kolam2Starting with Dhan Teras, the Diwali festival stretches into five days, with the actual Diwali day falling right in the middle of it – on the third day.

Legends, stories, teachings, preachings, and more surround each of the day’s stories of Diwali. (Check link below)

But first it’s important to know that these five days not only straddle a month change but (according to some communities) also a change in the year.

The first three days are the last three days of the old year. The fourth day – the day after Diwali – heralds a brand new year where you’ve left the darkness behind and only the light of knowledge and prosperity shines ahead.

Here are the five days

Dhan Teras – The thirteenth day of the waning cycle of the moon (First day of the festival)

Naraka Chaturdashi – The Fourteenth day (second day)kolam4

Diwali – This is actually a No-Moon day, the darkest day of the year, also the last day of the year. On this day, the Hindus rise early before dawn and have a bath, after which the prayers are offered to the deity in the house. The celebrations begin after that. Close and
extended family are greeted and gifts and sweets exchanged with greetings of Happy Diwali

New Year – If Diwali is the last day of the year, the darkest day of the year, then the next day logically heralds a new year. This is a new beginning, new hopes, new horizons.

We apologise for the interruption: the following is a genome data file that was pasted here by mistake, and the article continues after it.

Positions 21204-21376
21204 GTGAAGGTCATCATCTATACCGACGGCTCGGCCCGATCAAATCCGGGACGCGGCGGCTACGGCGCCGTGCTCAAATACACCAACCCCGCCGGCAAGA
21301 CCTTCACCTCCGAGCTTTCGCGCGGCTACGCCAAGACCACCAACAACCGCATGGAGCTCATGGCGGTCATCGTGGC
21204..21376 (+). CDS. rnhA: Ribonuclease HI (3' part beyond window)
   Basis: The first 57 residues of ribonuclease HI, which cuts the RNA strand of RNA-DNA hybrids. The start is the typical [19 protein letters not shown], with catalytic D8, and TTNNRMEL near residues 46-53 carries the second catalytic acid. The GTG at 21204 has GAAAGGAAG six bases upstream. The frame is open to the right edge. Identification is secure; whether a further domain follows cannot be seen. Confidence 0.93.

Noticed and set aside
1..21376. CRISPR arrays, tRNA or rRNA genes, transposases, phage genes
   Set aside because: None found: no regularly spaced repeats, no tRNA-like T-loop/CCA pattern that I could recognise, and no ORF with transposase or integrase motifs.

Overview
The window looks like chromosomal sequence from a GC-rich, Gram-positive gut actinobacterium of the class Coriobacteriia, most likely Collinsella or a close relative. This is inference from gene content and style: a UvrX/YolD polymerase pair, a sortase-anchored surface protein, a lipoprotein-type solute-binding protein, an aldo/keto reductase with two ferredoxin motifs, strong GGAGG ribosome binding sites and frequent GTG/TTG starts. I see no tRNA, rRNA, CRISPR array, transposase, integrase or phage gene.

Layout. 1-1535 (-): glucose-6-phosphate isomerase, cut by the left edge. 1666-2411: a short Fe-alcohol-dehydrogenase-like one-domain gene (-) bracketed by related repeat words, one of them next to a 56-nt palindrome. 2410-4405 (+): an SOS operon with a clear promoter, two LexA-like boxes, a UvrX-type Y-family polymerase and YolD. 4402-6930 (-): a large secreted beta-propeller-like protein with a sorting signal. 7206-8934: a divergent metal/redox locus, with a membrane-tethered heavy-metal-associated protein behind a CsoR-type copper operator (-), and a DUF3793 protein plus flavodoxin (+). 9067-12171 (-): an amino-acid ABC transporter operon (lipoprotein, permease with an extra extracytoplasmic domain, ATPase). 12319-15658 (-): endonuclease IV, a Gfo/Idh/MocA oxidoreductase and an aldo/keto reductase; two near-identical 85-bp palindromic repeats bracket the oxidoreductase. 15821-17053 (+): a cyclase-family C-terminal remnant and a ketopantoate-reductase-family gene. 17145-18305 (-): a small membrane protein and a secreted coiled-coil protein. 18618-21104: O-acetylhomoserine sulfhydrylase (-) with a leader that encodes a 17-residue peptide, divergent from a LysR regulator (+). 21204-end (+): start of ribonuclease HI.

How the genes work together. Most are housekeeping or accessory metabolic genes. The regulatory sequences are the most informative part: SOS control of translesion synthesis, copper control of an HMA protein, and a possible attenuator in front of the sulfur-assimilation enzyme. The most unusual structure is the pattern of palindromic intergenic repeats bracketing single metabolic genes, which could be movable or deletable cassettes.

Bhai Dooj – The second day of the new year, devoted to the brothers and sisters, a day when the brother visits the sister and she prays for his health and safety.

But what strings all this together is the beautiful Rangoli – the traditional pattern that is made on the floor by the Indian housewife. Every house creates this at their doorstep and this is the time when the best and the artistic showcase their skills.

But the Rangoli has  a deeper significance besides just the decorative value.

Traditionally in South India especially, called the Kolam, it was made of powdered rice flour. Early morning the housewife would rise and after bathing would decorate the porch of the cottage with the Rangoli pattern. It was supposed to be a prayer in art form. (Isn’t that a beautiful thought?)

There’s more. As the day dawned birds, insects and small animals would come to the porch to peck at or lick away the bits of rice flour. The wind would blow some of it away and it would merge with the surrounding soil in its biodegradable form, fertilising the earth around the porch.

By the time it was night it would be all gone. The next morning the porch would have none of the rice powder and the housewife just sweep the porch clean of leaves and dust and begin her prayer in art once again. All this, knowing it was a matter of time before it was consumed by Nature, thus continuing the cycle of life and death, of creation and destruction.

And this is the message that a design in powder brings to us:  life is but ephemeral.  It’s here today, gone tomorrow. Everything perishes. Every day is a new beginning and in creating these meditative patterns of prayer in art, we are but to live in the moment and leave the rest to Nature.

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Here are some interesting links for further reading:
The five days of Diwali

The significance of the Rangoli

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